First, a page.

eSports (pronounced "e-sports") is a general term used to describe video game competitions. Much like athletic sporting events, eSports games are often played before live audiences and may be broadcast over the Internet as well.
eSports dates back to the 1980s when gaming tournaments took place in arcades. In the 1990s, console gaming became more popular and video game competitions started being held in auditoriums and other large arenas. In the 2000s, as computing gaming grew in popularity, PC eSports became more popular as well. Over the past several years, the Internet has fostered a new era in eSports, as players are now able to compete in gaming competitions remotely.
An eSports match is performed much like an athletic sporting event. Players must follow certain rules and a referee officiates the game. Sportscasters typically commentate the game, explaining what is happening in real-time. While eSports games may be narrated by a single commentator, most large eSports events are presented by two or more commentators at once.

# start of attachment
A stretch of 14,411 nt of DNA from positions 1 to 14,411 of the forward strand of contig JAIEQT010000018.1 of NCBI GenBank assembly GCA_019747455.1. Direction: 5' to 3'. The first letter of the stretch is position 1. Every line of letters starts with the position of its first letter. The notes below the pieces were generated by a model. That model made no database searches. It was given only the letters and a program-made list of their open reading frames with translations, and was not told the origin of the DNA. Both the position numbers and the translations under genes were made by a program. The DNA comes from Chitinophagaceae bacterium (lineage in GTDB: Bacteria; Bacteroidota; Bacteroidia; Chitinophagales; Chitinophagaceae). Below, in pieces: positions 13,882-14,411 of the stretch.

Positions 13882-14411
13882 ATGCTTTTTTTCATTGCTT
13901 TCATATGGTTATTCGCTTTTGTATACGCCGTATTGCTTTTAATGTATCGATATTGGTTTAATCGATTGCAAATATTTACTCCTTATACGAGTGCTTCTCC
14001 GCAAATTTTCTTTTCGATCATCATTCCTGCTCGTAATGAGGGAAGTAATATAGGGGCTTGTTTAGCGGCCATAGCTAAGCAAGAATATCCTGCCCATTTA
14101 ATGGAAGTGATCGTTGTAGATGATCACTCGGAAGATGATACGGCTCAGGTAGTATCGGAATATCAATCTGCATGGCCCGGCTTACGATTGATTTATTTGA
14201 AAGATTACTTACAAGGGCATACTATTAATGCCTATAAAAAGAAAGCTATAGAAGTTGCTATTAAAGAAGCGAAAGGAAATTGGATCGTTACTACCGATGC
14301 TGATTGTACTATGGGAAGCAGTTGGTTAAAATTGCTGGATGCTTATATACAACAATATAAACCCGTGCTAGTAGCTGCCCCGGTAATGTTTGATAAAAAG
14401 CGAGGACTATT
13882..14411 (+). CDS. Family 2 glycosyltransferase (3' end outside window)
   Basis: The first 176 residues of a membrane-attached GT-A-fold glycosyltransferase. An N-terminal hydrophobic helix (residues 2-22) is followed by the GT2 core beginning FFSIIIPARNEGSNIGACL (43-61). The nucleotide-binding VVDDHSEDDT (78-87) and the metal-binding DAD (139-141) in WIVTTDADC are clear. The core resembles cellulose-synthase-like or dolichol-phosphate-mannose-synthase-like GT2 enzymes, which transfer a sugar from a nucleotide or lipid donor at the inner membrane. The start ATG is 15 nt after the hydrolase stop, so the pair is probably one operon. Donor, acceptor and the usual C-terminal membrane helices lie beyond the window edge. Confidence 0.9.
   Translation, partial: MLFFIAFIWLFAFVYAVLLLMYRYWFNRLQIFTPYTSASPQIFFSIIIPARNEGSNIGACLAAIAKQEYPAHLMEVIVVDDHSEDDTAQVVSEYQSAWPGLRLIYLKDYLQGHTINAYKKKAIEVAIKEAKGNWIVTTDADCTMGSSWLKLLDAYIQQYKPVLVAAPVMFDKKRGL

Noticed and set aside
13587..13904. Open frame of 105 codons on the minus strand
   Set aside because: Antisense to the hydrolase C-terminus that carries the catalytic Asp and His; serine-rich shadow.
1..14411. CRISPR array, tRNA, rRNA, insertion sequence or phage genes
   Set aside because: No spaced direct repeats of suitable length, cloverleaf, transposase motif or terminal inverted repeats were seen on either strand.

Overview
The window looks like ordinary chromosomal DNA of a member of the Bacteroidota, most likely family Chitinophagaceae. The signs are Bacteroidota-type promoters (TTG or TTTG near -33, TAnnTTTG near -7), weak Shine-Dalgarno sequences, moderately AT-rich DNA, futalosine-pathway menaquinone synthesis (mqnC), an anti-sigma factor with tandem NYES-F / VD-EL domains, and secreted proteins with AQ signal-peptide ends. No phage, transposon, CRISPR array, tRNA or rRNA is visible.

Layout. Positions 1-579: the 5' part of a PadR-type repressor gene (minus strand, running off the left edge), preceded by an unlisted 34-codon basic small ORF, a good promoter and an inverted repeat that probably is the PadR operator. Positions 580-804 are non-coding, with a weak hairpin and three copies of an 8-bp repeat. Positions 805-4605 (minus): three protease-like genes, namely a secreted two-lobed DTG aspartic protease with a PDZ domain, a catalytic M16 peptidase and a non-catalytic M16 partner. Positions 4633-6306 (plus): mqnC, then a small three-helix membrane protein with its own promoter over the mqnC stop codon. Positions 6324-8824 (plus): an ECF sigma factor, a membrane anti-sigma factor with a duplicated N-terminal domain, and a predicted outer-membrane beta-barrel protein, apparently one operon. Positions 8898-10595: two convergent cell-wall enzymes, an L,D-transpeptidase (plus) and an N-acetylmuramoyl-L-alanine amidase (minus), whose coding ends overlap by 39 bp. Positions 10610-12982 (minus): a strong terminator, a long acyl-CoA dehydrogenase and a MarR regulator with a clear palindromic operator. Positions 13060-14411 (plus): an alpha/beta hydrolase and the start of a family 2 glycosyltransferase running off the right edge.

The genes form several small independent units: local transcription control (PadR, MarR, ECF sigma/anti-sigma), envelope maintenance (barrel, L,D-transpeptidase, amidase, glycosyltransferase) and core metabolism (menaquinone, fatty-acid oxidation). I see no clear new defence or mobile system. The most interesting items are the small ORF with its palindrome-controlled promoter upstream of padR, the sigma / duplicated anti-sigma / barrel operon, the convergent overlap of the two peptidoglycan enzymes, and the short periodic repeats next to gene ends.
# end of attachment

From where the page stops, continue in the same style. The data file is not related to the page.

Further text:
The rise of eSports has produced a large number of professional video gamer players (or "pro gamers"). These players compete regularly in professional tournaments with cash prizes. eSports tournaments are typically sponsored by technology companies, but may also generate revenue through selling live tickets and online viewing subscriptions.
eSports encompasses a wide range of video game genres. Popular real-time strategy (RTS) games include StarCraft 2, Dota, and League of Legends. Common first-person shooters include Call of Duty: Modern Warfare and Half Life: Counter-Strike. Additionally, there are a few console games that are played in eSports competitions, including Guitar Hero, Halo 3, and Super Street Fighter IV.
Updated: August 10, 2012